13. Acute Toxicity Test Organisms • Use of test species based on • Lab hardiness • Common • Known life cycle • Cheap • Short-lived

    14. Normal distribution of resistance/sensitivity Mean response Frequency 5% allowable impact Resistance

    15. Chronic toxicity testing • Sublethal • Time = 7d. to 18 months • Endpoints are • growth • Reproduction • brood size (Ceriodaphnia dubia can have 2-3 broods in seven days) • Reproductive success • Teratogenicity studies (birth defects)

    16. The ED-50 represents the amount that is effective in 50% of the population. Ex: concentration of aspirin needed to be effective in 50% of the population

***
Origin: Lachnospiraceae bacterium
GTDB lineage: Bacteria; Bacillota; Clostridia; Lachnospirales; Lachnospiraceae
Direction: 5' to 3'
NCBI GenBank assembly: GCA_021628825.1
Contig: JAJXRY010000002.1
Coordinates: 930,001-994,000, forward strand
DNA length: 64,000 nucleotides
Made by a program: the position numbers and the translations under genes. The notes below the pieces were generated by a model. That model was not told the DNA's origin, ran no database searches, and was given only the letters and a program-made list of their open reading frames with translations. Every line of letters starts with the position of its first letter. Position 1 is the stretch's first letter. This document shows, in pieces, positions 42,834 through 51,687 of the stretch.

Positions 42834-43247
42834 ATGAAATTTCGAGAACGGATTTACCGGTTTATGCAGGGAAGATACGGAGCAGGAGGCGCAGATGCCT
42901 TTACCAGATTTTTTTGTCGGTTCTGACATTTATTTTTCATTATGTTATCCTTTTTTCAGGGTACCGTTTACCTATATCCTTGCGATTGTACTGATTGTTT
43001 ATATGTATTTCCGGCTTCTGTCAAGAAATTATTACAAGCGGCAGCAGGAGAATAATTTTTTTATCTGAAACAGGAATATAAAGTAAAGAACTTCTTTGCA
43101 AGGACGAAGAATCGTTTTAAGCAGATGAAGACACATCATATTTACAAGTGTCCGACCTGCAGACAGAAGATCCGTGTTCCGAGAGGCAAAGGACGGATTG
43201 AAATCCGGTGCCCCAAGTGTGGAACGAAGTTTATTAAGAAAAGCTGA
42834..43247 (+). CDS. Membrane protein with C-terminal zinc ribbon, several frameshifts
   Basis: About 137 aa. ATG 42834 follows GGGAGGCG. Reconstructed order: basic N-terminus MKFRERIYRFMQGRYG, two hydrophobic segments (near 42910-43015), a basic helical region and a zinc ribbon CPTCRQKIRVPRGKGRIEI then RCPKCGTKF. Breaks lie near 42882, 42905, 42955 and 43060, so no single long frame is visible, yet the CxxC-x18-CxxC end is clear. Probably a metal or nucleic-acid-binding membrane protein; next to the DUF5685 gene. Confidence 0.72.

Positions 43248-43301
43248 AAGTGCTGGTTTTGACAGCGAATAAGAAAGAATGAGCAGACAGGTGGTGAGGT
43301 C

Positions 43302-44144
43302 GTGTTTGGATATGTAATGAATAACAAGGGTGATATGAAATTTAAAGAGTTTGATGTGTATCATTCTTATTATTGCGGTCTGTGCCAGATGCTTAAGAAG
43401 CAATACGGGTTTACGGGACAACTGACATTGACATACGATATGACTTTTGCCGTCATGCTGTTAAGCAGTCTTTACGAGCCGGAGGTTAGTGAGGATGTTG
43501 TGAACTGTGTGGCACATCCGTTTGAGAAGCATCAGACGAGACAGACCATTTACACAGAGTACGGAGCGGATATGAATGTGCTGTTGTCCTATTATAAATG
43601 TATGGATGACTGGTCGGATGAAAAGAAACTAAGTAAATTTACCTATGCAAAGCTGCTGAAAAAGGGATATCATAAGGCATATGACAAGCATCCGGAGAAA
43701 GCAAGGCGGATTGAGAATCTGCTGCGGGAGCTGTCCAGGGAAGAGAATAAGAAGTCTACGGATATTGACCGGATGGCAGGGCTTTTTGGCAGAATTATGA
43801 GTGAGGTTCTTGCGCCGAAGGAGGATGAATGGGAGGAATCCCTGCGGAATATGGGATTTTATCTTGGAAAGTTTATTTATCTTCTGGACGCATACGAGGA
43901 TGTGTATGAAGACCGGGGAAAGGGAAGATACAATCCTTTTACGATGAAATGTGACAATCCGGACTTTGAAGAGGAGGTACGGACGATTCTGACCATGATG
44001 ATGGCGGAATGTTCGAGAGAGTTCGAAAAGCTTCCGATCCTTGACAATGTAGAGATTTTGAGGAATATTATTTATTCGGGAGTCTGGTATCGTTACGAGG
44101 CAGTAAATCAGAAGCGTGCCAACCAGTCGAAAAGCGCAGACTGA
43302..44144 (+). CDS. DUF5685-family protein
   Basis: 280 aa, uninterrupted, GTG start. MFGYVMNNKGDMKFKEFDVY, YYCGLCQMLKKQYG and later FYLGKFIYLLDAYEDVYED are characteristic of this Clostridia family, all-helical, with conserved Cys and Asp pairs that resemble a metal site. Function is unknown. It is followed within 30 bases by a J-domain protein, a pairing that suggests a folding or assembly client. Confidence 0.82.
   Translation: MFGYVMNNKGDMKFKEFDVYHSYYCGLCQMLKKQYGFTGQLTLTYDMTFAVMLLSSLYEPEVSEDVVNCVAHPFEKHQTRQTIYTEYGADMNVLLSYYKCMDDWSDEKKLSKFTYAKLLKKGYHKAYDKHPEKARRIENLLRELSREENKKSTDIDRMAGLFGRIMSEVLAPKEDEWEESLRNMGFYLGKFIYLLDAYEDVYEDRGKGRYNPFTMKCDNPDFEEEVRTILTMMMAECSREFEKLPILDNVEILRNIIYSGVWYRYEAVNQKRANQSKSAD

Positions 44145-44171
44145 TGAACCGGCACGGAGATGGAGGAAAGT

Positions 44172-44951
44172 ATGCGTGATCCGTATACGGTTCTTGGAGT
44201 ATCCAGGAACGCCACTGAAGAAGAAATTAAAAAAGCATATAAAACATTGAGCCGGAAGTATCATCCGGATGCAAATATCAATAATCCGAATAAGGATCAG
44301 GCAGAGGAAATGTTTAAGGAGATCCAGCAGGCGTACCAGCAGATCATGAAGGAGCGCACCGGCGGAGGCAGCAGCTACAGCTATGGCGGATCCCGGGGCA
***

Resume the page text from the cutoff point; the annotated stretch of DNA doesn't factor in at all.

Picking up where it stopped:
17. The TD-50 is defined as the dose that is toxic to 50% of the population. Toxic responses can be things such as reduced enzyme activity, lowered reproduction, or onset of specific symptoms (known to be associated with the toxin. )

    18. All toxicity tests try to determine level of toxicant which will or will not cause an effect • NOEC – No Observable Effect Concentration • Highest conc not signficantly different from control • LOEC – Lowest Observable Effect Concentration • Lowest test concentration that is significantly different from control • MATC – Maximum Allowable Toxicant Concentration • Geometric mean of NOEC and LOEC • Often called the “chronic value”

    19. MATC MATC = √NOEC + LOEC

    20. Sources of Pollution Point Source vs. Non-Point Sources: -Point source polluters are single sources of pollution, such as pipes, smokestacks, or spills Non-Point sources (also Area Sources) are spread over the land, and do not have a single outflow of pollution. Ex: runoff from polluted land areas, automobile exhaust